• Think about animals or objects that interest you.
  • Reflect on visual traits or behavior. If you’ve chosen an animal, ask yourself what emotional qualities it exhibits and build on them.
  • Combine elements. Remember that anthropomorphism combines real traits of the animal or object with human-like characteristics.
  • Continue to observe the world around you.

Once you’ve identified your task, remember anthropomorphism is easy to master, even for a novice.

Anthropomorphism in Literature and Poetry 📚

Many great authors incorporate anthropomorphism into their writing. It makes it easier to understand difficult ideas. Due to this fact, many of literature’s most significant works incorporate anthropomorphism into the text in a major way.

George Orwell’s Animal Farm, the animals on the farm are animals who represent various Russian leaders. Orwell uses anthropomorphism to give them human characteristics such as speech, critical thinking, the ability to hold meetings, and greed so that they may act as humans do.

In Gulliver’s Travels, Jonathan Swift depicts the Houyhnhnms, a race of intelligent horses, as human-like. He gives them the power of speech, human emotion, and human behaviors.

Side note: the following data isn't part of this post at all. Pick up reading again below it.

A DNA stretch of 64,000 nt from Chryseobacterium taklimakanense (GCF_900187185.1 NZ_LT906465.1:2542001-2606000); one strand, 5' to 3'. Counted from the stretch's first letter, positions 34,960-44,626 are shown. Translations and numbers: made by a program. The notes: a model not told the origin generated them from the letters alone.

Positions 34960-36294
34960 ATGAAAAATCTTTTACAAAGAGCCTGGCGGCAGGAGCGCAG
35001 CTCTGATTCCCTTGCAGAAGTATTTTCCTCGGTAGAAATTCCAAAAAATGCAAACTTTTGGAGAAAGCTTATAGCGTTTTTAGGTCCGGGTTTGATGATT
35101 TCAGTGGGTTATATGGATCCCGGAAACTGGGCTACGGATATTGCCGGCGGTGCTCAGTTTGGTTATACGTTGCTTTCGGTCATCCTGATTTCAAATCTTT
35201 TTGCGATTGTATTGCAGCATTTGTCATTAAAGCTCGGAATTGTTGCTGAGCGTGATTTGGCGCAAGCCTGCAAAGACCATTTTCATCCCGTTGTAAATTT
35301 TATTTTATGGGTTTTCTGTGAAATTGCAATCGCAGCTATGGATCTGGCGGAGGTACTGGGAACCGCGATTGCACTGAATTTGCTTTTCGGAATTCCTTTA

And if Franz Kafka’s Metamorphosis, Gregor Samsa, continues to act, think, and speak as a human after his metamorphosis into a giant cockroach.

When considering poetry, personification is most often used over anthropomorphism. Perhaps this is due to the average length of a poem (not including epic poems), which is rather short in comparison to most literary works. However, one notable use of anthropomorphism sticks out.

In “The Raven,” Edgar Allen Poe gives the power of human speech to his late-night visitor. He writes,

“ But the Raven, sitting lonely on the placid bust, spoke only

That one word, as if his soul in that one word he did outpour.

Nothing farther then he uttered—not a feather then he fluttered—

Till I scarcely more than muttered “Other friends have flown before—

On the morrow he will leave me, as my Hopes have flown before.” Then the bird said ‘Nevermore.’”

Anthropomorphism in Children’s Literature 🧸

As previously noted, children’s literature is a treasure trove of anthropomorphic writings.

While most of us only think of the Disney film when commenting on Beauty and the Beast, the reality was originally written by French novelist, Gabrielle-Suzanne Barbot de Villeneuve. Before hitting the big screen, de Villeneuve anthropomorphized not only the Beast but also every inanimate object and animal in Beauty and the Beast by giving the ability to speak, think, dance, sing, and feel emotion.